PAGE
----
Course Makes Environmental Science Accessible to All Students
By Kaitlyn LandramMedia Inquiries
- College of Engineering
A new course at Carnegie Mellon University dives into the connections between the Earth's water, air, land and life.
Environmental Systems on a Changing Planet is taught by Ryan Sullivan, an associate professor of chemistry and mechanical engineering. He is also the associate director for the Institute for Green Science. First offered in the fall of 2020, the course is one of the required courses for CMU's new additional major in environmental and sustainability studies and is open to CMU students of all disciplines.
"In order to do sustainability right, you first have to understand how natural environmental systems work," Sullivan said.
"Environmental Systems on a Changing Planet" explores how solar and biochemical energy moves through the Earth's interconnected systems, recycling nutrients; how complex environmental systems function to produce critical resources such as food, water and materials; and how human activities interfere with and impair environmental systems in the Anthropocene geological epoch. Students that want to go into more technical science and engineering depth are invited to enroll in a supplementary 3-unit course taken together with this course.
Claire Chiang, a junior in biological sciences was not able to take general environmental courses in high school, so she enrolled the first time the course was offered.
"I really enjoyed talking about the chemistry side of environmental science. It was very interesting as a biologist to branch into chemistry and think about how chemicals I cannot see are so apparent in my daily life," Chiang said.
Sullivan's said his goal was to make the class super interactive.
"In order to understand the importance and wonder of environmental science, students need to experience it," he said. In 2020, he intended to take students on field trips to places such as the Phipps Conservatory and Botanical Gardens and the Frick Environmental Center, and tree planting along the Allegheny River as part of the Pittsburgh Redbud Project, but the pandemic forced the class to be taught entirely virtually. Sullivan improvised with individual self-guided student fieldtrips to locations each student selected and proposed. Students watched documentaries including the Netflix documentary "Our Planet" so that during class discussions they could examine how the show brought the course concepts and environmental systems to life.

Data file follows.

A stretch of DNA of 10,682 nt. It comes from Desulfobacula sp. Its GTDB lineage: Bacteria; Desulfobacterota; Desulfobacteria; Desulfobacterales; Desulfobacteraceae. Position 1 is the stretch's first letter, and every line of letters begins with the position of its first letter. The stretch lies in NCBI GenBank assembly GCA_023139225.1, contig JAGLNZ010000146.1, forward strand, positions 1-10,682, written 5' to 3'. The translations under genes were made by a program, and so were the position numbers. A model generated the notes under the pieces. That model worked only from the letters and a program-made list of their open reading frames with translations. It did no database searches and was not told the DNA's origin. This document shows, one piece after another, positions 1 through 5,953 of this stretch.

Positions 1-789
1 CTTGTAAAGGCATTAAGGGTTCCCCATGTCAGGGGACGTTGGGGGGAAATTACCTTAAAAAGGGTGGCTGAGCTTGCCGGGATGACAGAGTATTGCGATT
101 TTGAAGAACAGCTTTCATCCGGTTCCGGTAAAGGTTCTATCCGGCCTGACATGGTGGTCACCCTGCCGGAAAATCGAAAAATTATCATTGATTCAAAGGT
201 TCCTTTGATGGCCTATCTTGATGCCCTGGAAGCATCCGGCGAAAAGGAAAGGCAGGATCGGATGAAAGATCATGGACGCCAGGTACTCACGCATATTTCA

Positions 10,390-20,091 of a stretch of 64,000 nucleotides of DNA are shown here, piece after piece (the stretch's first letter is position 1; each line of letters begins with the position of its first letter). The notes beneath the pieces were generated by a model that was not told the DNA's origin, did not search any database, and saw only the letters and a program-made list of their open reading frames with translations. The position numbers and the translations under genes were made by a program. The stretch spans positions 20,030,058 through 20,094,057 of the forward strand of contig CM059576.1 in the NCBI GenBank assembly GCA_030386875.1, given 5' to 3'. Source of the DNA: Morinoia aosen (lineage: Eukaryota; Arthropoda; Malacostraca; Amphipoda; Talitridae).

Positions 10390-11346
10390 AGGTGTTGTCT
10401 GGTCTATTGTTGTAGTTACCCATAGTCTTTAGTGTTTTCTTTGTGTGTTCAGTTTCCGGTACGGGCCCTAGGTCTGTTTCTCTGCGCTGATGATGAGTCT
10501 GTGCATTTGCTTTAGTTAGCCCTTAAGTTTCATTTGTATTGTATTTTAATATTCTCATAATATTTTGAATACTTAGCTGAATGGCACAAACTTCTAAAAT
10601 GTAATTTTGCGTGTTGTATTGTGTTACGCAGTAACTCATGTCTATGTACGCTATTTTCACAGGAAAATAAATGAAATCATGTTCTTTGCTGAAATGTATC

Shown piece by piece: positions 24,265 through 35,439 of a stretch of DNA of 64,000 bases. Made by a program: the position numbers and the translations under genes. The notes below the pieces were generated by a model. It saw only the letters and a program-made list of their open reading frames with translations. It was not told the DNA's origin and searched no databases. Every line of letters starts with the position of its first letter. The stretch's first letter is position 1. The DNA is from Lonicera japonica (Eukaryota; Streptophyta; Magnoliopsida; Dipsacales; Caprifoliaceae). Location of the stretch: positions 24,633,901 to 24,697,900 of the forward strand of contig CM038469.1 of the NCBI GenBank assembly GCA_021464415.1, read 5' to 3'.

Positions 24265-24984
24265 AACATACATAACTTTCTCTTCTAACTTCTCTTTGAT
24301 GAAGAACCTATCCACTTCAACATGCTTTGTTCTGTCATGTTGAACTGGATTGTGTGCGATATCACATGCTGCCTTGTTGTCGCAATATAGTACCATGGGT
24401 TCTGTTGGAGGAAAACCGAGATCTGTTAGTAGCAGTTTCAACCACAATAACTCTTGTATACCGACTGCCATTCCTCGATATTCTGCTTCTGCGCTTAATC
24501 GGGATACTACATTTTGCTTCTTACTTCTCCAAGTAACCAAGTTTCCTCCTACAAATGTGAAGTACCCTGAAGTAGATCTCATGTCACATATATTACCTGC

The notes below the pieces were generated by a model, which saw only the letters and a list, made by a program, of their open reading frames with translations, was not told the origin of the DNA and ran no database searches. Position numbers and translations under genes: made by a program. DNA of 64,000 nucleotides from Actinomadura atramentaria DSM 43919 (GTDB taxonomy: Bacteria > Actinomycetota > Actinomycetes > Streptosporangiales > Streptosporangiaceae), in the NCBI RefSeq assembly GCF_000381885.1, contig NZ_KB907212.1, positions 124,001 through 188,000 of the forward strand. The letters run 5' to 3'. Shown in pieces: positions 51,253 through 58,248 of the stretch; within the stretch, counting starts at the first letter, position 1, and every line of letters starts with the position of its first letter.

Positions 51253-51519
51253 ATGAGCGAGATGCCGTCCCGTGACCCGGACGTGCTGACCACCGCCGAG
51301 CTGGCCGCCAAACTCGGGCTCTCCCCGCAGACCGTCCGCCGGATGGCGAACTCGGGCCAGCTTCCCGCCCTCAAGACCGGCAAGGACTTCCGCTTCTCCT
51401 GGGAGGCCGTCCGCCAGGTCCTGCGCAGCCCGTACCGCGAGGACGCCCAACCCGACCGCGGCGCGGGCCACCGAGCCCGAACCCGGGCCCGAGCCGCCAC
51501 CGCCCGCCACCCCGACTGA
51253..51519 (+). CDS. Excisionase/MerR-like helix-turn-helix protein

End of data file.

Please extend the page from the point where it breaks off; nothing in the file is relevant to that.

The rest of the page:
Nicklaus Smith, a senior who is majoring in social and political history and planning to complete an additional major in environmental and sustainability studies, said the course tied into his academic pursuits.
"My research areas are in fracking policy, air pollution and environmental justice issues, so I knew the class would be incredibly supplementary," Smith said. "I also loved the interdisciplinary nature of the course. I believe it is one of the most essential ways of learning because of the different backgrounds that can work in tandem to create a holistic learning experience for everyone involved. Environmental issues often exist as a crisis discipline nowadays, so to solve problems like climate change, endocrine disruption and ecological collapse, we need a concerted effort of interdisciplinary thinkers to craft solutions."